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OCD compulsion

How Do I Stop OCD Compulsions?


Tips From A Therapist For Stopping OCD Compulsion

Earlier posts have focused on treating the obsessions (thoughts) of OCD and OCD compulsion. This post will focus on the compulsions (behaviors) of OCD.

Why focus on behaviors instead of thoughts? For some Good Therapy SF clients, the ritualization of their behaviors is the primary issue. These behaviors “feel” like the only time they can experience relief from anxiety. Unfortunately the cost of this relief is too high, and the ritualizations start to disrupt their daily life.

Below is a highly effective skill from Stop Obsessing by Drs. Edna Foa and Reid Wilson.

Skill: Change Some Aspect of the Ritual

Most rituals have some of the following traits:

  • Specific actions

  • Specific thoughts

  • The order of the action

  • The number of repetitions

  • Particular objects used

  • Physical stances

  • Corresponding emotions

  • Locations

  • Special triggering thoughts or events

If you have compulsions, ask yourself: What traits do I have? After thinking about the traits of your compulsion, here are 4 ways to make a change:

Change the order of the compulsion: In other words, complete all the parts of the ritual, but do them in a different sequence. For example, if you always brush your teeth from the left side to the right, reverse the order by starting on the right and working to the left.

Change the frequency of the compulsion: This is most helpful if counting is part of the ritual. The goal is to alter the number of times you would normally do something. For example, if you normally lock the door eight times, only turn the lock seven times. If the frequency of the compulsion is more complex, try changing the sets and repetitions. For example, 3 sets of 10 would change to 10 sets of 3.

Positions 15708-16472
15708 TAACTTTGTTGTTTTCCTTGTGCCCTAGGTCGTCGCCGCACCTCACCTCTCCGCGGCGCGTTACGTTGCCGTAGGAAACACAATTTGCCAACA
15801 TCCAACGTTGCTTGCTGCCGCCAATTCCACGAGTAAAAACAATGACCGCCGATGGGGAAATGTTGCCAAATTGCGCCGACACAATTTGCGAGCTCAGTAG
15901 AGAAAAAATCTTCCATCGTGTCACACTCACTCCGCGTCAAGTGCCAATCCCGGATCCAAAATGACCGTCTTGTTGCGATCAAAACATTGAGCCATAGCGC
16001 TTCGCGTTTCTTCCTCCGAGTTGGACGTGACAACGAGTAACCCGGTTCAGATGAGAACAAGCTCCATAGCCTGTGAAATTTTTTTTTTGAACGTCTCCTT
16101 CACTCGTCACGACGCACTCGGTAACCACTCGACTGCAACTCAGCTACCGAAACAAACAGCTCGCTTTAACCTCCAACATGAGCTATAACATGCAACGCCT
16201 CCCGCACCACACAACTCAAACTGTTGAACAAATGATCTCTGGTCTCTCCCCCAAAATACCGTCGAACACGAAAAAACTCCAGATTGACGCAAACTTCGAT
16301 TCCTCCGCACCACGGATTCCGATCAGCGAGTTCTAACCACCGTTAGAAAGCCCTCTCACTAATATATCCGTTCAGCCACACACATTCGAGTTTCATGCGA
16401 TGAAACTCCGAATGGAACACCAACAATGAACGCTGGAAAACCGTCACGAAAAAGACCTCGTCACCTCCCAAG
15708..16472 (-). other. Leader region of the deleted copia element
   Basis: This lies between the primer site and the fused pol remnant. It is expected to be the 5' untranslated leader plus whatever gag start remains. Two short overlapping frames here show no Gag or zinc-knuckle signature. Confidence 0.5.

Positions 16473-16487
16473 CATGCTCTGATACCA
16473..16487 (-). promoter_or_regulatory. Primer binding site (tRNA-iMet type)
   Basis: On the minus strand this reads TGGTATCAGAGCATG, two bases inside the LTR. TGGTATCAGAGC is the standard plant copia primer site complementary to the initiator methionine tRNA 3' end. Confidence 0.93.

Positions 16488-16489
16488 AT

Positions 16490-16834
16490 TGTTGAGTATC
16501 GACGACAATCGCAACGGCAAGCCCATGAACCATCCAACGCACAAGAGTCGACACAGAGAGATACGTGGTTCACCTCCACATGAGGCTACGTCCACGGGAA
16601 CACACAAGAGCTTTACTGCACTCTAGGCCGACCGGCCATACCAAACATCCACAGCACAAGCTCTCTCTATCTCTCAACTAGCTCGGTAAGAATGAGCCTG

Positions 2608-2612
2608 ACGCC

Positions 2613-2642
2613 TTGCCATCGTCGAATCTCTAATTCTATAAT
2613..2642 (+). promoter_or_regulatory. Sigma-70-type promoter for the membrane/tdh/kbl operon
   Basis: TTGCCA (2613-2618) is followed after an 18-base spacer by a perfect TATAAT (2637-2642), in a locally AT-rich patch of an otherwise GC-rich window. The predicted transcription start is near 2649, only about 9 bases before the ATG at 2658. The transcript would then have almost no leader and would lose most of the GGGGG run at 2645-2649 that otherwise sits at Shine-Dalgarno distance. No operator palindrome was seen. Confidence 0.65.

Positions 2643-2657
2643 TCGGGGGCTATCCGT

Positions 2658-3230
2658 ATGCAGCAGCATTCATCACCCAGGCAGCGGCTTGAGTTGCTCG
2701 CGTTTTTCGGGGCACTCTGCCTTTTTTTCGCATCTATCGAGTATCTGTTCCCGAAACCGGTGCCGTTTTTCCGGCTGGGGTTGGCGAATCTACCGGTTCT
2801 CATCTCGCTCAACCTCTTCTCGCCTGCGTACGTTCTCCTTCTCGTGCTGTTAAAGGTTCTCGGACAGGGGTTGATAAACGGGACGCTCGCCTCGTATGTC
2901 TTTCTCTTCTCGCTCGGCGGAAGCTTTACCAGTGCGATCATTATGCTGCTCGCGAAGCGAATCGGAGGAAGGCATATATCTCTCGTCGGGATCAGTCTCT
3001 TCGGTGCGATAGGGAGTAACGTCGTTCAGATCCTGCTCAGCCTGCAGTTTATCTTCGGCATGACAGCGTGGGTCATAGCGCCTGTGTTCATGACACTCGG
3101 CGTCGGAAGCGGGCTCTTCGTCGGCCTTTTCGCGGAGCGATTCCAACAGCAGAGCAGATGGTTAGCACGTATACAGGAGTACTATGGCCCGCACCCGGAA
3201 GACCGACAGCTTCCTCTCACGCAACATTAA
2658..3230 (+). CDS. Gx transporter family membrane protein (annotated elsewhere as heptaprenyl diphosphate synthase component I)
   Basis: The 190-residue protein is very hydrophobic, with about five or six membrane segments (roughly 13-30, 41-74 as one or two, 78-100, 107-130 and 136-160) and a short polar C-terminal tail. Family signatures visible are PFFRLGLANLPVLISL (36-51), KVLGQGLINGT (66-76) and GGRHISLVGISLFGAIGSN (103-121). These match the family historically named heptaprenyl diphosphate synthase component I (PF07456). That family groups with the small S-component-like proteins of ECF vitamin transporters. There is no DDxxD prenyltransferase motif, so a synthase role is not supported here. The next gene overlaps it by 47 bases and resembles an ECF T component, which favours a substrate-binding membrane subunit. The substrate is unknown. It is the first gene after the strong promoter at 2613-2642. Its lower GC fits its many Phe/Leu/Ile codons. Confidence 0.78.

Change the objects of the ritual: There are many ways this can be applied. For example, try to use a different brand of soap if your compulsion is around hand washing. Or if you normally find relief by tapping a piece of furniture, try to tap your leg instead.

Change where or how the compulsion occurs: If possible, this is a useful approach. For example, if you compulsively brush your hair in the bathroom, brush it in the family room (or on the other side of the room if you live in a studio). An option to change the “how” of a compulsion is to perform it with your eyes closed instead of open.

Why does this work?

There are a few reasons why making these changes are helpful.

First, simply making any type of change to a ritual is going to be effective. The goal is to break up the rigid and highly regular pattern of behavior. These proposed changes accomplish this, without the struggle of trying to stop the OCD compulsion all at once.

Second, changing aspects of the compulsions helps to “break the powerful magic of rituals.” This happens because you will still find some relief, even if the compulsion is not performed the normal way. This creates flexibility, which is the first step to stopping a compulsion.

Finally, making these changes will increase your awareness of how often the compulsions were performed. This awareness helps to identify the early signs of the compulsion, so you can stop yourself before it happens.

A Final Word

For more information on OCD compulsions and other anxiety disorders, feel free to reach out to Good Therapy SF.